Nevsun is an $800 million market capitalization (Canadian dollars) copper miner with almost $600 million of cash on the books.  While the low copper price has hurt them, they are still generating free cash.  They operate one mine, called Bishna, in Euritania.  While I admittedly haven’t had time to go through the third quarter data, I bought the position off of the second quarter numbers where they showed $97 million of cash flow from operations and $53 million of capital expenditures, meaning decent free cash generation.  I also like that they are transitioning from being a primarily copper miner to a copper and zinc miner in 2017.  The supply/demand outlook for zinc looks pretty interesting and so they may benefit from higher zinc prices right around the timeI’ll try to talk about these positions in another post, as this one is already way, way too long.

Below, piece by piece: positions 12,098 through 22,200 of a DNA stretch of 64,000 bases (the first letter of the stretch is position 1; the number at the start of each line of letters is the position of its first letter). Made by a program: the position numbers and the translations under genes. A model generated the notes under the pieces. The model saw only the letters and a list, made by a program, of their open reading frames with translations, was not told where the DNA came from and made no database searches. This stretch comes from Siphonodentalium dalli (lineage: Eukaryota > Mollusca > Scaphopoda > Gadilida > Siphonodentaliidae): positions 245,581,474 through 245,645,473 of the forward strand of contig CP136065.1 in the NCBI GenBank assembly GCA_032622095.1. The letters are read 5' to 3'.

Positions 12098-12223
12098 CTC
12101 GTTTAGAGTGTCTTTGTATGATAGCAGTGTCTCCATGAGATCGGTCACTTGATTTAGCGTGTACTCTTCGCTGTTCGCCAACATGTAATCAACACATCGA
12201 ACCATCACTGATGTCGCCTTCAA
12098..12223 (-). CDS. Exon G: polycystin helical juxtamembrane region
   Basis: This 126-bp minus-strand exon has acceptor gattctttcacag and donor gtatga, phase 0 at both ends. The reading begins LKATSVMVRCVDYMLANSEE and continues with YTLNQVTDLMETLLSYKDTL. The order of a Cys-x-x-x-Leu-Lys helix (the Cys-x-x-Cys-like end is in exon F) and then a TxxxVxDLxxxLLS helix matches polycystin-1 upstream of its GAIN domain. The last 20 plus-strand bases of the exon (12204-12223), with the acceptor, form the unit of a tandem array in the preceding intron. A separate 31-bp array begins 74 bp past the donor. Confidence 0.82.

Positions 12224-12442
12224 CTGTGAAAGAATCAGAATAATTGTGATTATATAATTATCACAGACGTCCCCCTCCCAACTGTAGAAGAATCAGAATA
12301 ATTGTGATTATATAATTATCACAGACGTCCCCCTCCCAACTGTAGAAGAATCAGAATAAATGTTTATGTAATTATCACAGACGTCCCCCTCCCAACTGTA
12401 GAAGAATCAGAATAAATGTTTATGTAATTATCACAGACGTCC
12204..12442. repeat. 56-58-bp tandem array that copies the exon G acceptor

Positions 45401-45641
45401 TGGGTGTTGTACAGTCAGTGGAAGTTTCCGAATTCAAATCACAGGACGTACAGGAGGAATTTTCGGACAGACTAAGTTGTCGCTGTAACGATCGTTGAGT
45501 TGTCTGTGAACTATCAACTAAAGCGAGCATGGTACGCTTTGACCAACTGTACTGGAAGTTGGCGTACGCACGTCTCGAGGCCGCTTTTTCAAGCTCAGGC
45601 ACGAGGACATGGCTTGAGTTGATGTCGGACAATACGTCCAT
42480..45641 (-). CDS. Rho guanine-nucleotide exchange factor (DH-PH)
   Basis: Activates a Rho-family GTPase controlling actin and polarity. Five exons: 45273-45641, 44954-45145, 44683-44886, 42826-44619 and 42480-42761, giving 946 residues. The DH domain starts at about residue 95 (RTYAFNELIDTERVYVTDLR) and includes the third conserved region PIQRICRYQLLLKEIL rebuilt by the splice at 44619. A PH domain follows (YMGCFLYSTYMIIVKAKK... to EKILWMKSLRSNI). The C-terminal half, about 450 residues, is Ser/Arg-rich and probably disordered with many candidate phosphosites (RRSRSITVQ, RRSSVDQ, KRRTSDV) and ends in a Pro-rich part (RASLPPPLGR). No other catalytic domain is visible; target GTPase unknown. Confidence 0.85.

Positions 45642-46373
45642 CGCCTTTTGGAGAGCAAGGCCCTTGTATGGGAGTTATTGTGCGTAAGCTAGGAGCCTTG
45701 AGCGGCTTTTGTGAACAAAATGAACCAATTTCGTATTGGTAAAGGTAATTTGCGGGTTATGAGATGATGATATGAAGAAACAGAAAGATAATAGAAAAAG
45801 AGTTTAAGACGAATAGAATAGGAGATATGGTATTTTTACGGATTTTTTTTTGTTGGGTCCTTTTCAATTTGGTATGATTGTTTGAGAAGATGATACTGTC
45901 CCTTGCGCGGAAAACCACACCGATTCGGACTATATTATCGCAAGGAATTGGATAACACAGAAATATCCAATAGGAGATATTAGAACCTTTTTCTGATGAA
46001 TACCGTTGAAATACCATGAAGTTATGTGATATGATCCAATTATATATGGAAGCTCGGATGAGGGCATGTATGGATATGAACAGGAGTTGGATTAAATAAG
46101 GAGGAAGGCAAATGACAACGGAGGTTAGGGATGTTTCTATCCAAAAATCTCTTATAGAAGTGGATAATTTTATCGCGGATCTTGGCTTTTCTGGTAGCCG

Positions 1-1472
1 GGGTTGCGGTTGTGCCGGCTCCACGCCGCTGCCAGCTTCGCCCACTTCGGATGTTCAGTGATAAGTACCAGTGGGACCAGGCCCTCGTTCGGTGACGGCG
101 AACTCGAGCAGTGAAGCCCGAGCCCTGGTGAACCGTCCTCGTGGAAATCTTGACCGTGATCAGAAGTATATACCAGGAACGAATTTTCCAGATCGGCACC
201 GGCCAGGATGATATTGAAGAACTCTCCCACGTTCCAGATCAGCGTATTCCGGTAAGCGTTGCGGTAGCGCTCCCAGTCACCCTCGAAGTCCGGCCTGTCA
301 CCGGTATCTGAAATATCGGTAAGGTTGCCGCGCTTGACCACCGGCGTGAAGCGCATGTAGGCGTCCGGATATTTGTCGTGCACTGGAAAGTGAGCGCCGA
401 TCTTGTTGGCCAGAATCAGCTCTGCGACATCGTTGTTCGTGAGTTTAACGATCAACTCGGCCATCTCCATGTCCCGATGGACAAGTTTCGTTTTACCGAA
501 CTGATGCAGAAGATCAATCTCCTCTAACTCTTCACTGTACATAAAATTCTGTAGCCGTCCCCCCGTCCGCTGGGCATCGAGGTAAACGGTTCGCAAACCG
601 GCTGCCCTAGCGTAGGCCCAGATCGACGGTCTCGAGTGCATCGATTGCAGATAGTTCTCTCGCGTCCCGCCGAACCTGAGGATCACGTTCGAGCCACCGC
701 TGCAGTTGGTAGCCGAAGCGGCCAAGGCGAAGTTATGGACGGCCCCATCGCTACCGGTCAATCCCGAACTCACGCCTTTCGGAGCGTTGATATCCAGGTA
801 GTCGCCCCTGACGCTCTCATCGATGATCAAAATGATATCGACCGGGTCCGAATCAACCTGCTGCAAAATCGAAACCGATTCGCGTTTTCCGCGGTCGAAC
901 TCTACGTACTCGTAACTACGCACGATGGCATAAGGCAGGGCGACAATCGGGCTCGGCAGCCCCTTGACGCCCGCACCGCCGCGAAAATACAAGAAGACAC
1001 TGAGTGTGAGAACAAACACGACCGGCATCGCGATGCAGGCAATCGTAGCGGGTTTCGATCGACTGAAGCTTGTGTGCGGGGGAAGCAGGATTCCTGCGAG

Acacia Research partners, a patent litigation firm that partners with patent owners to realize the value of their patents, got creamed on a pretty terrible headline quarter.  I bought after the carnage had appeared to run its course.  So we’ll see if that’s the case.  At the current price the company has a $330 million market cap and $168 million of cash on the balance sheet.  The thing here is that a bad quarter doesn’t necessarily mean anything about future performance.  Acacia has a portfolio of patents that they are moving towards litigation.  The companies that they are litigating against generally hold-out against settlement until the very last minute.   The poor revenue number this quarter (it was $14 million, versus $37 million last year in the third quarter and an average of $37 million the last two quarters) simply reflects delays in a few of their cases, some of which were actually brought about by evidence that strengthened Acacia’s case.  From the third quarter conference call: